Does the Size of the Focal Spot in Digital Radiography Machines Affect Imaging Quality?

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Compared to traditional X-ray machines, digital radiography (DR) machines, which use digital technology, offer a wide dynamic range and high exposure tolerance. This allows for high-quality imaging even under challenging exposure conditions and for objects with a wide range of thicknesses in a single exposure. Additionally, these devices feature high resolution, clear and detailed images. During the detection process, various image post-processing techniques, such as digital subtraction, can be employed to achieve the desired inspection results. Moreover, digital DR machines boast high detection efficiency, low pollution, reduced radiation doses, and easy image storage.

Currently, digital DR machines have become standard equipment in modern hospitals. Depending on the medical condition, DR machines can be used for examinations of multiple body parts, aiding in the diagnosis of various diseases. Examples include examinations of the skull, cervical spine, chest, lumbar spine, abdominal cavity, pelvic cavity, and limbs.

When hospitals procure digital DR machines, attention should be given to the focal spot size of the DR, as it significantly impacts imaging quality.

The X-ray tube, commonly known as the tube, is one of the core components of a digital DR machine, responsible for generating X-rays by converting electrical energy into X-rays. The focal spot of a digital DR machine refers to the nominal focal spot size of the X-ray tube.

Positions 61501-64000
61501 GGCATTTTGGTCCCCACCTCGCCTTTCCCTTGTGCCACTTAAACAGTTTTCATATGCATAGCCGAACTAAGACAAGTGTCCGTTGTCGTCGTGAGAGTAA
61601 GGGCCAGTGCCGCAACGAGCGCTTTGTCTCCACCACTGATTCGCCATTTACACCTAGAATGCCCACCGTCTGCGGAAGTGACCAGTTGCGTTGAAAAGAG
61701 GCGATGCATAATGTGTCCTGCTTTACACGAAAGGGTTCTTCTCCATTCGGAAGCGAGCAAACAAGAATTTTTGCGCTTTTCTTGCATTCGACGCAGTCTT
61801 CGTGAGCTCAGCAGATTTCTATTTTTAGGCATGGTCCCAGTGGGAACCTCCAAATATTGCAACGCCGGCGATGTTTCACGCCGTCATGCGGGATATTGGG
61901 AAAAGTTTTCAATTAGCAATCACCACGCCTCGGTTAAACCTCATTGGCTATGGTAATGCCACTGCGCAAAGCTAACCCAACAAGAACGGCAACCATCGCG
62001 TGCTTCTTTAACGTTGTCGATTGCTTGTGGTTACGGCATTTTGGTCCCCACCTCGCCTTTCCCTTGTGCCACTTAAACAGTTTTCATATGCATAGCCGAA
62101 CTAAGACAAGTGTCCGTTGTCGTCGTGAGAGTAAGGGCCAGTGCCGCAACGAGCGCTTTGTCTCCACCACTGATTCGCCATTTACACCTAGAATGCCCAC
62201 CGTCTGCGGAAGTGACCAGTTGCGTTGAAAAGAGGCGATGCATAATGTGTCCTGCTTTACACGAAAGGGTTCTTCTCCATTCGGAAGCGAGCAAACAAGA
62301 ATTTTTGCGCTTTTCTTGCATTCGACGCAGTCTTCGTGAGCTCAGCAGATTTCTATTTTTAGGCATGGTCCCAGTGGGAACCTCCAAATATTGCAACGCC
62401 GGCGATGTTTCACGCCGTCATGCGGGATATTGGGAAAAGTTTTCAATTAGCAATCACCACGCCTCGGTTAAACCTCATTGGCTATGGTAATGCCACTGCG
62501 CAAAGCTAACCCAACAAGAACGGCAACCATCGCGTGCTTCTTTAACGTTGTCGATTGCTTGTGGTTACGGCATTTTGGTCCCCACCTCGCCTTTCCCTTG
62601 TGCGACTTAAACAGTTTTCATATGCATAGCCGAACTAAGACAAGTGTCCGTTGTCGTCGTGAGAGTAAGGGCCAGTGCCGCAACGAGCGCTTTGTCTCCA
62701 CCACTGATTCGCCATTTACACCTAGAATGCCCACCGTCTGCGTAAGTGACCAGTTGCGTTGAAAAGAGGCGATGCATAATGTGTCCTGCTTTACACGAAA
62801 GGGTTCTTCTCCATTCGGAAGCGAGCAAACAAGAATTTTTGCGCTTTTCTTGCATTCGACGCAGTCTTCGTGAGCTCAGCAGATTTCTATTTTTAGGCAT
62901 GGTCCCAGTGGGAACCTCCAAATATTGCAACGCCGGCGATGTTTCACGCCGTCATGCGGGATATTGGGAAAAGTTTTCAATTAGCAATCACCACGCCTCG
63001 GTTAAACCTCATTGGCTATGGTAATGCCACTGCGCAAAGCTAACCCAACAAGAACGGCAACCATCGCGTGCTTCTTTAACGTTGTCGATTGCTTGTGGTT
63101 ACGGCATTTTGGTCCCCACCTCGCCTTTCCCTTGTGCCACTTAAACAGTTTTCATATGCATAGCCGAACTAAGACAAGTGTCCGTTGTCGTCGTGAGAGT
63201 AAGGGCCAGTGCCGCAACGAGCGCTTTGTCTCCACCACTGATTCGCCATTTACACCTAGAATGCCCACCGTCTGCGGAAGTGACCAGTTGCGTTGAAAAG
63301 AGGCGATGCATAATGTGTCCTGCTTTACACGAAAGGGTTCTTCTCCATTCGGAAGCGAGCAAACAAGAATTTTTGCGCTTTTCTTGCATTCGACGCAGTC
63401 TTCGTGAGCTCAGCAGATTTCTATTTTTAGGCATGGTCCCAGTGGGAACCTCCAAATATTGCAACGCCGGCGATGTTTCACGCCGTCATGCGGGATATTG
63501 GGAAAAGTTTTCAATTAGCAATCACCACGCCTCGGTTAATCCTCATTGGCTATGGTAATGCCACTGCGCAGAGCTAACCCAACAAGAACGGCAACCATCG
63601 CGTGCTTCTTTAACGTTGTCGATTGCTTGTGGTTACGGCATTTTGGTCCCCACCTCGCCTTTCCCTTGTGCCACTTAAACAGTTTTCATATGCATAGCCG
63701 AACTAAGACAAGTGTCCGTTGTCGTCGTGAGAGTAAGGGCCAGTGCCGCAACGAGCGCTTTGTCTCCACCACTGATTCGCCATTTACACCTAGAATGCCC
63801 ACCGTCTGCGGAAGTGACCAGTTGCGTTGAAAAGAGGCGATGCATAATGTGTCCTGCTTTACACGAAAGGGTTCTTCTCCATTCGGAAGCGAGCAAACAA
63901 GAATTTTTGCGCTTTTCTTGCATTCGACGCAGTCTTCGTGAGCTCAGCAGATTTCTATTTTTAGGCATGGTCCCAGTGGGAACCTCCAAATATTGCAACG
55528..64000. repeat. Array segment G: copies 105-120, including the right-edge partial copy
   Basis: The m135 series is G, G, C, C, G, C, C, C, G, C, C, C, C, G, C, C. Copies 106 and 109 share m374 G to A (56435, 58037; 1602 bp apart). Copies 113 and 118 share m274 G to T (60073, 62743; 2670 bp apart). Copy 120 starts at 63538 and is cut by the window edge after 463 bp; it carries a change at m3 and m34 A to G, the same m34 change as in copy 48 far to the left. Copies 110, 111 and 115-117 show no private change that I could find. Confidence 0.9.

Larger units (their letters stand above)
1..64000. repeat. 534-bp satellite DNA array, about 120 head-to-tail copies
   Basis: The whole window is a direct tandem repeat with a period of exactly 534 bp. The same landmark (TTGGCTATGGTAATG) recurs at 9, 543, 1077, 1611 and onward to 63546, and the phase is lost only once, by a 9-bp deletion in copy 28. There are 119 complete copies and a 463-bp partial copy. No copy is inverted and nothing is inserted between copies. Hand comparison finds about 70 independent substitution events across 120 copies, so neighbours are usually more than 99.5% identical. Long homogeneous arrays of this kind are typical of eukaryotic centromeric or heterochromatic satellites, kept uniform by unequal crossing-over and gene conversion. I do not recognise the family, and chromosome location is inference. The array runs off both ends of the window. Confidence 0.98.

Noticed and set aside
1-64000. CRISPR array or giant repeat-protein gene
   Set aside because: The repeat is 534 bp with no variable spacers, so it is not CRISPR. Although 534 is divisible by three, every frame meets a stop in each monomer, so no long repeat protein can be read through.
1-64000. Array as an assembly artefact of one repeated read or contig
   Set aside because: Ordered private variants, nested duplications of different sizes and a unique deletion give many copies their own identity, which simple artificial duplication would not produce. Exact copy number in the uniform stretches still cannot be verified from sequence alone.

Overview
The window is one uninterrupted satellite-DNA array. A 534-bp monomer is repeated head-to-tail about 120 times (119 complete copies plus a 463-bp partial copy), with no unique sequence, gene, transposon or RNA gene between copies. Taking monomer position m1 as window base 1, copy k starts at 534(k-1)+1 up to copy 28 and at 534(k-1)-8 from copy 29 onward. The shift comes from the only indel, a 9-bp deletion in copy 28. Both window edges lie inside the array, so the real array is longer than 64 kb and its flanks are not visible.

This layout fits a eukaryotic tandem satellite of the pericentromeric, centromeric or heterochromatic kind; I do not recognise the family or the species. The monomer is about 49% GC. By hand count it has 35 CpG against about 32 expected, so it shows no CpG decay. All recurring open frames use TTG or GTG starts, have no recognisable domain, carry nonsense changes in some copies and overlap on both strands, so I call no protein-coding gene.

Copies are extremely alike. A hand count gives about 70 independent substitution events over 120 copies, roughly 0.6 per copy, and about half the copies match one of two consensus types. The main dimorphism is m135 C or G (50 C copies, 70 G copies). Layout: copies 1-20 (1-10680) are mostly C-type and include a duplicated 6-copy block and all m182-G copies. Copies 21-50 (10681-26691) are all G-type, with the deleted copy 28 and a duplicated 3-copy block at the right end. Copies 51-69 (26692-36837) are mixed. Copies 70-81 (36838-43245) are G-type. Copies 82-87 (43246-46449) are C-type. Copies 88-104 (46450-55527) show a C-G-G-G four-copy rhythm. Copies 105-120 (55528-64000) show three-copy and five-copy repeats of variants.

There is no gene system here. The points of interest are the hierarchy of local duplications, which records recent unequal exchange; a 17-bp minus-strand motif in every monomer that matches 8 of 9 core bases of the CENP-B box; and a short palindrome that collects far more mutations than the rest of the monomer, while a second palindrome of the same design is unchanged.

The focal spot is the position where electrons strike the target surface, and the size of the focal spot is the area of contact where electrons hit the anode target surface. The size of the focal spot affects the clarity of the digital image: a larger focal spot results in more blurred image edges (i.e., more pronounced penumbra), whereas a smaller focal spot produces sharper image edges and clearer images.

Although a smaller focal spot provides clearer images, it has limited exposure doses, making a larger focal spot more reliable for imaging thicker areas. Additionally, a smaller focal spot concentrates higher energy, generating more heat and potentially causing the focal spot surface to melt. A larger focal spot can withstand higher current, generating brighter X-rays and shortening the imaging time.

Given these characteristics, many digital DR machines on the market now use dual focal spot technology, employing two different filament sizes to produce varying effective focal spot sizes. For example, Perlove Medical’s PLX8500 digital medical X-ray imaging system is equipped with a high-capacity tube and a high-power generator. Its flat panel and tube can achieve dual rotation. The rotating tube facilitates imaging of positions like the cervical spine and patella axis. For patients who are immobile or in wheelchairs, the rotating flat panel detector allows for easy imaging of upper and lower limbs. The detector can rotate ≥90° and the tube can rotate ≥180°, making clinical positioning more convenient and addressing various clinical positioning needs.

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